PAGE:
Essential fatty acids: definition, synthesis, role, and foods

Essential fatty acids or EFAs are unsaturated fatty acids that cannot be synthesized by animals, and, like other essential nutrients, must be obtained from the diet. They are linoleic acid and alpha-linolenic acid.
Animals cannot synthesize the two fatty acids due to the lack of delta-12 desaturase (E.C. and delta-15 desaturase (EC[1][9][15] These enzymes introduce cis double bonds beyond carbon 9, and are present in plants and some microorganisms such as some bacteria, fungi and molds.[10]

  • Delta-12 desaturase catalyzes the synthesis of linoleic acid from oleic acid, by introducing a double bond at delta-12 position, namely, between carbons 6 and 7 from the methyl end of the fatty acid.[15]
  • Delta-15 desaturase or omega-3 desaturase or fatty acid desaturase 3 catalyzes the synthesis of alpha-linolenic acid from linoleic acid by introducing a double bond at delta-15 position, namely, between carbons 3 and 4 from the methyl end of the fatty acid. The enzyme is only present in the plastids and in the endoplasmic reticulum of phytoplankton and vascular terrestrial plants.[1][9]
Synthesis of the essential fatty acids linoleic acid and alpha-linolenic acid
Synthesis of EFAs

Linoleic acid and alpha-linolenic acid are the precursors to omega-6 polyunsaturated fatty acids and omega-3 polyunsaturated fatty acids. In the absence of dietary EFAs, a rather rare condition, the other omega-3 and omega-6 fatty acids become essential, too. For this reason, these lipids are defined by some as conditionally essential fatty acids.[9]
It should be pointed out that all essential fatty acids are polyunsaturated fatty acids, but not all polyunsaturated fatty acids are essential, such as those belonging to the omega-7 and omega-9 families.


The discovery

The first evidence of the existence of essential fatty acids dates back to 1918, when Hans Aron suggested that dietary fat could be essential for the healthy growth of animals and that, in addition to their caloric contribution, there was a inherent nutritive value due to the presence of certain lipid molecules.[2]
In 1927, Herbert M. Evans and George Oswald Burr demonstrated that, despite the addition of vitamins A, D, and E to the diet, a deficiency of fat severely affected both growth and reproduction of experimental animals. Therefore, they suggested the presence of an essential substance in the fat that they called vitamin F.[11]
Eleven years after Aron work, in 1929, Burr and his wife Mildred Lawson hypothesized that warm-blooded animals were not able to synthesize appreciable amounts of certain fatty acids.[7] One year later, they discovered that linoleic acid was essential for animals, and it was they who coined the term essential fatty acid.[8][19] However, EFA deficiency in humans was first described by Arild Hansen only in 1958, in infants fed a milk-based formula lacking them.[14]
And in 1964, thanks to the research of Van Dorp and Bergstroem, one of their biological functions was discovered: being the precursors for the synthesis of prostaglandins.[3][21]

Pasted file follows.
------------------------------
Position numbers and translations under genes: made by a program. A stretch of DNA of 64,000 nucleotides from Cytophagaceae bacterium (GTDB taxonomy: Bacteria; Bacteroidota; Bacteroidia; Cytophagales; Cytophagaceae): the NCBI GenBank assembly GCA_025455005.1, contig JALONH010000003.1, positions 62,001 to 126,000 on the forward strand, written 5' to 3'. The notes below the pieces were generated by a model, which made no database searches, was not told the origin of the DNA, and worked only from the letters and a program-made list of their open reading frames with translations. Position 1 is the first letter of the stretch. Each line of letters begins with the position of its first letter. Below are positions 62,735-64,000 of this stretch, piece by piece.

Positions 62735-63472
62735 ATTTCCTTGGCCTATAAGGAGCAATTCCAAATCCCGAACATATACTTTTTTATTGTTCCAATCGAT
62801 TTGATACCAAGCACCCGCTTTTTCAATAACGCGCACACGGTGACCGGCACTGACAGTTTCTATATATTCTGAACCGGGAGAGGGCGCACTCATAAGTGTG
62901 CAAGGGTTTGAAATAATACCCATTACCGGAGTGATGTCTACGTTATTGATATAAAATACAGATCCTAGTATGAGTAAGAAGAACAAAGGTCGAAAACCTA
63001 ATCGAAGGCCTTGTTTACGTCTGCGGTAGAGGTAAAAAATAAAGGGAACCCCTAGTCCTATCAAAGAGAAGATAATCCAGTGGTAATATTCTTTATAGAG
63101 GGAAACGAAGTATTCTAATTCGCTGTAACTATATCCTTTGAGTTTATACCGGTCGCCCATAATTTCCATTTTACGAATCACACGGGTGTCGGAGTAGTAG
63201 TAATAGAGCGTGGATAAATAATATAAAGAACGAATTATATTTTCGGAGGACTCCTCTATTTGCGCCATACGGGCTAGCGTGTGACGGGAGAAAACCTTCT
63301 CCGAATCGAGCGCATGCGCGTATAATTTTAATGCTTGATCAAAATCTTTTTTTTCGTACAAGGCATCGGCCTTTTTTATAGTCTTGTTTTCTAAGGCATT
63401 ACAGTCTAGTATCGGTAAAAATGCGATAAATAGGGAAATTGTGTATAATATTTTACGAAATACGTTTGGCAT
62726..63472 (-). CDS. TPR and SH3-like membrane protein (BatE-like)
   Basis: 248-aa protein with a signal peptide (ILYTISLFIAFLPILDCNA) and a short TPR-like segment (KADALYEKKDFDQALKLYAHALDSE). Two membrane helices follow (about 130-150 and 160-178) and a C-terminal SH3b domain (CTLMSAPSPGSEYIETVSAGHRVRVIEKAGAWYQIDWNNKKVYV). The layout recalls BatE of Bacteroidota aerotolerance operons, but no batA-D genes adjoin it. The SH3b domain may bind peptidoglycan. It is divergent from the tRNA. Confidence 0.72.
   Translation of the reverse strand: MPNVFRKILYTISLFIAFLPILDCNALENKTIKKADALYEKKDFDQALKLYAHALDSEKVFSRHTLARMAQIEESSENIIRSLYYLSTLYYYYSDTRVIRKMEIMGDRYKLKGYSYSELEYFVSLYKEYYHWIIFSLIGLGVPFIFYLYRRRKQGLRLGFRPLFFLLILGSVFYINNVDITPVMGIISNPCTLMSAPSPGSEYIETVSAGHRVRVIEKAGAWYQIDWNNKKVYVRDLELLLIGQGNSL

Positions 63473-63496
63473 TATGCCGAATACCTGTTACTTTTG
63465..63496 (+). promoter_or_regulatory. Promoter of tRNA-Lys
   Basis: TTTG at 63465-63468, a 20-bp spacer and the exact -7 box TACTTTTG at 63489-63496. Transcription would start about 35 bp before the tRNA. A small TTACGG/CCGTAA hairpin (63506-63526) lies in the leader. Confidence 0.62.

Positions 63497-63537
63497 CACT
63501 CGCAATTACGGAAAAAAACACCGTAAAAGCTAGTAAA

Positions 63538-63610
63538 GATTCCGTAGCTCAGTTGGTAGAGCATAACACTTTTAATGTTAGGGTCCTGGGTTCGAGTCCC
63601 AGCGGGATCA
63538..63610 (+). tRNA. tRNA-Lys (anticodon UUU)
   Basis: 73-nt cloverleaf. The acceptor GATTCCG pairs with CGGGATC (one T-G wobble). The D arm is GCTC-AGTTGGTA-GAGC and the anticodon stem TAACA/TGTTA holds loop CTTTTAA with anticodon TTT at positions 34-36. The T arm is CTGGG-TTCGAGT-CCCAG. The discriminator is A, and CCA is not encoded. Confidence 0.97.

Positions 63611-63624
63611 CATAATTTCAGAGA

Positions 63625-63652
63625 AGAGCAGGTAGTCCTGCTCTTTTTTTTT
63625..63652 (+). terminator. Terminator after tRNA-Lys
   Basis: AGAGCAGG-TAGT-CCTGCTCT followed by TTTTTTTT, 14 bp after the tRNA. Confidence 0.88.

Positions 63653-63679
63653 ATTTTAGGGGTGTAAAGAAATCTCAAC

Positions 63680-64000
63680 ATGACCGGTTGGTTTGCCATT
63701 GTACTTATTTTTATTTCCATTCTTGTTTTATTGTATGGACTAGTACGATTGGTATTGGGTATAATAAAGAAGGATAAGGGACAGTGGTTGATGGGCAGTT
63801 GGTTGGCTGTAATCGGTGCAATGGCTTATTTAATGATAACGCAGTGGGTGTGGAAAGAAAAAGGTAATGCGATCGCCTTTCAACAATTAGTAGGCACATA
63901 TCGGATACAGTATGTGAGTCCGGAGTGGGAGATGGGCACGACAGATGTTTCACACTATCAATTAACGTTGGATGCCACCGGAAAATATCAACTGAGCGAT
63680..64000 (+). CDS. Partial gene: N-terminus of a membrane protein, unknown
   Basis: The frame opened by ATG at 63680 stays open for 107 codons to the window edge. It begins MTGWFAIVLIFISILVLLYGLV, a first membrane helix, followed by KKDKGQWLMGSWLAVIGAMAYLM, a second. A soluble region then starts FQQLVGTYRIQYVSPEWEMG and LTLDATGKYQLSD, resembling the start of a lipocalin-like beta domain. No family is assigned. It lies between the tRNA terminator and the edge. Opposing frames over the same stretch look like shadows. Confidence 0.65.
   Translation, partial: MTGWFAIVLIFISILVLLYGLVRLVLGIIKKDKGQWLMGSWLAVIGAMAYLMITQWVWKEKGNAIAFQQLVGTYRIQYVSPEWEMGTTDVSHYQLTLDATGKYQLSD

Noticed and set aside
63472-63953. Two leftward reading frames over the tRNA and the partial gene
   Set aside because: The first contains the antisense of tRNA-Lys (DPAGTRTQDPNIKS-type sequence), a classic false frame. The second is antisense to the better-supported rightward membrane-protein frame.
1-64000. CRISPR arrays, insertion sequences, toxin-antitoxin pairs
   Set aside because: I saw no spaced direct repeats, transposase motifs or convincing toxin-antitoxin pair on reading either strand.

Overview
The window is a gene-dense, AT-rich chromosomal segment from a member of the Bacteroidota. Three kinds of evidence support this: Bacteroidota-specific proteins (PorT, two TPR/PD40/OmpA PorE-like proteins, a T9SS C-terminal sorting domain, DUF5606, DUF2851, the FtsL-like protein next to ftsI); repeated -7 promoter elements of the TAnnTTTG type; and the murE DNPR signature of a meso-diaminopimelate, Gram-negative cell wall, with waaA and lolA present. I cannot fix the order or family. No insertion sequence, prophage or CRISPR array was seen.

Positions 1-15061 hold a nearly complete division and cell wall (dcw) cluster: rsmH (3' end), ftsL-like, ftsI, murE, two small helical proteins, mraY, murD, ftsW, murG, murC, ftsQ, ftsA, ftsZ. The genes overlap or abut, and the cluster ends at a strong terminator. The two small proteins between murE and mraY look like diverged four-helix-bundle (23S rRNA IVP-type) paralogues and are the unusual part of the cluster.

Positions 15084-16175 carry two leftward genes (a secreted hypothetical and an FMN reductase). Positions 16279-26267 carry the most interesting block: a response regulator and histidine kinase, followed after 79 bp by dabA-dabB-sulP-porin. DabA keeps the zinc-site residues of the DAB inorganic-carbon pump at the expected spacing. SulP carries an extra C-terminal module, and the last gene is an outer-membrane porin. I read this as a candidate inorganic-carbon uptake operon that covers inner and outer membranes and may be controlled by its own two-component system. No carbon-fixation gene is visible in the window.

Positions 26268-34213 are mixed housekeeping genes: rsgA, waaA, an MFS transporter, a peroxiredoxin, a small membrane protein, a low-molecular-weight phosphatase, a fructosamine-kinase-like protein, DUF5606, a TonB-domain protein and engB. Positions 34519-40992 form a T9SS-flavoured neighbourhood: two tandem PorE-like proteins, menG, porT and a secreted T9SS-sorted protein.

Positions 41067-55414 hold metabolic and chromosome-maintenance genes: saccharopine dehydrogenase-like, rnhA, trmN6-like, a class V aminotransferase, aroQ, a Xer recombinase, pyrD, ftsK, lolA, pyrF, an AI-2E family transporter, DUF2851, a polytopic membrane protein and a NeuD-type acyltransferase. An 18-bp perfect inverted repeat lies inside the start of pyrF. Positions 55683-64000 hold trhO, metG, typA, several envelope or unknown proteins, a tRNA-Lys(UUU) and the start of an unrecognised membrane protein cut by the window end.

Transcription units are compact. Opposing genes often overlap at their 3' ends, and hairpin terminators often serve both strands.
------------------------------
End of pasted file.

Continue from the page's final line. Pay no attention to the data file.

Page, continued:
Essential fatty acids play important biological functions.

  • Linoleic acid and alpha-linolenic acid can be used as an energy source through beta-oxidation.[22]
  • Linoleic acid and alpha-linolenic acid are the precursors to omega-6 polyunsaturated fatty acids and omega-3 polyunsaturated fatty acids. Indeed, many animals, including humans, can synthesize, although with variable efficiency, the other omega-3 and omega-6 polyunsaturated fatty acids, for example arachidonic acid, eicosapentaenoic acid, and docosahexaenoic acid.[5][6][18]
  • Essential fatty acids are structural components of cellular membranes, modulating, for example, their fluidity.[20][22]
  • They are essential in the skin, especially linoleic acid in sphingolipids of the stratum corneum, where they contribute to the formation of the barrier against water loss.[23]
  • They have a crucial role in the prevention of many diseases, particularly coronary heart disease.[12][16]

Food sources

Linoleic acid is the most abundant polyunsaturated fatty acid in the Western diet, and accounts for 85-90 percent of dietary omega-6 polyunsaturated fatty acids.[13] The richest dietary sources are vegetable oils and seeds of many plants.[4]

Food sources Linoleic acid (mg/g)
Safflower oil ∼ 740
Sunflower oil ∼ 600
Soybean oil ∼ 530
Corn oil ∼ 500
Cottonseed oil ∼ 480
Walnuts ∼ 340
Brazil nuts ∼ 250
Peanut oil ∼ 240
Rapeseed oil ∼ 190
Peanuts ∼ 140
Flaxseed oil ∼ 135

Linoleic acid is present in fair amounts also in animal products such as chicken eggs or lard, because it is present in their feed.[9]
It should be noted that some of the major sources of linoleic acid, such as walnuts, flaxseed oil, soybean oil, and rapeseed oil are also high in alpha-linolenic acid.[17]
Some of the richest dietary sources of alpha-linolenic acid are flaxseed oil, ~ 550 mg/g, rapeseed oil, ~ 85 mg/g, and soybean oil, ~ 75 mg/g. Other foods rich in alpha-linolenic acid include nuts, ~ 70 mg/g, and soybeans, ~ 10 mg/g.[1]


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  3. ^ Bergstroem S., Danielsson H., Klenberg D., Samuelsson B. The enzymatic conversion of essential fatty acids into prostaglandins. J Biol Chem 1964;239:PC4006-8. doi:10.1016/S0021-9258(18)91234-2
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